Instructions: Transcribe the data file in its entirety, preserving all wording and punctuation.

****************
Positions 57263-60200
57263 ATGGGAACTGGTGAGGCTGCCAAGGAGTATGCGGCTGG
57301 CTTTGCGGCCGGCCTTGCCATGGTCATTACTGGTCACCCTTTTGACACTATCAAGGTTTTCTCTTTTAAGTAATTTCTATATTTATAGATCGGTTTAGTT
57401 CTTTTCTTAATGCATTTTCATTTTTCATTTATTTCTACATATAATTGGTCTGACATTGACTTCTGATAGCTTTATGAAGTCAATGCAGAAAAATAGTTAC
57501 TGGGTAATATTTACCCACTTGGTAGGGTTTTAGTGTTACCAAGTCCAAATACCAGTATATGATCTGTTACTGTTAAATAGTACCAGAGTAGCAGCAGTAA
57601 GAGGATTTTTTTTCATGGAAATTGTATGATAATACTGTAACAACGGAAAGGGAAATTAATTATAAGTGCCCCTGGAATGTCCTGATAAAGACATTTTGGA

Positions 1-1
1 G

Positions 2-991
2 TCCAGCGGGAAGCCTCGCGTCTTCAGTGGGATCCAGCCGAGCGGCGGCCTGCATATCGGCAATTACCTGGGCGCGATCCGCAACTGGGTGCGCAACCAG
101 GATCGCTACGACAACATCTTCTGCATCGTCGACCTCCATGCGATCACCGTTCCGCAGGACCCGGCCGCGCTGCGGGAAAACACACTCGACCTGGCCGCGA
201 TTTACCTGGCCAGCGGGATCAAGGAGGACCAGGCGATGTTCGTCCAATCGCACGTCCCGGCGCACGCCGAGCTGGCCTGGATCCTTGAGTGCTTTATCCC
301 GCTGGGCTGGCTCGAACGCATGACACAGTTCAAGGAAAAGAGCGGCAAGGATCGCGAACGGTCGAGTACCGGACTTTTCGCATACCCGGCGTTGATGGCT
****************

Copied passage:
Positions 57263-60200
57263 ATGGGAACTGGTGAGGCTGCCAAGGAGTATGCGGCTGG
57301 CTTTGCGGCCGGCCTTGCCATGGTCATTACTGGTCACCCTTTTGACACTATCAAGGTTTTCTCTTTTAAGTAATTTCTATATTTATAGATCGGTTTAGTT
57401 CTTTTCTTAATGCATTTTCATTTTTCATTTATTTCTACATATAATTGGTCTGACATTGACTTCTGATAGCTTTATGAAGTCAATGCAGAAAAATAGTTAC
57501 TGGGTAATATTTACCCACTTGGTAGGGTTTTAGTGTTACCAAGTCCAAATACCAGTATATGATCTGTTACTGTTAAATAGTACCAGAGTAGCAGCAGTAA
57601 GAGGATTTTTTTTCATGGAAATTGTATGATAATACTGTAACAACGGAAAGGGAAATTAATTATAAGTGCCCCTGGAATGTCCTGATAAAGACATTTTGGA

Positions 1-1
1 G

Positions 2-991
2 TCCAGCGGGAAGCCTCGCGTCTTCAGTGGGATCCAGCCGAGCGGCGGCCTGCATATCGGCAATTACCTGGGCGCGATCCGCAACTGGGTGCGCAACCAG
101 GATCGCTACGACAACATCTTCTGCATCGTCGACCTCCATGCGATCACCGTTCCGCAGGACCCGGCCGCGCTGCGGGAAAACACACTCGACCTGGCCGCGA
201 TTTACCTGGCCAGCGGGATCAAGGAGGACCAGGCGATGTTCGTCCAATCGCACGTCCCGGCGCACGCCGAGCTGGCCTGGATCCTTGAGTGCTTTATCCC
301 GCTGGGCTGGCTCGAACGCATGACACAGTTCAAGGAAAAGAGCGGCAAGGATCGCGAACGGTCGAGTACCGGACTTTTCGCATACCCGGCGTTGATGGCT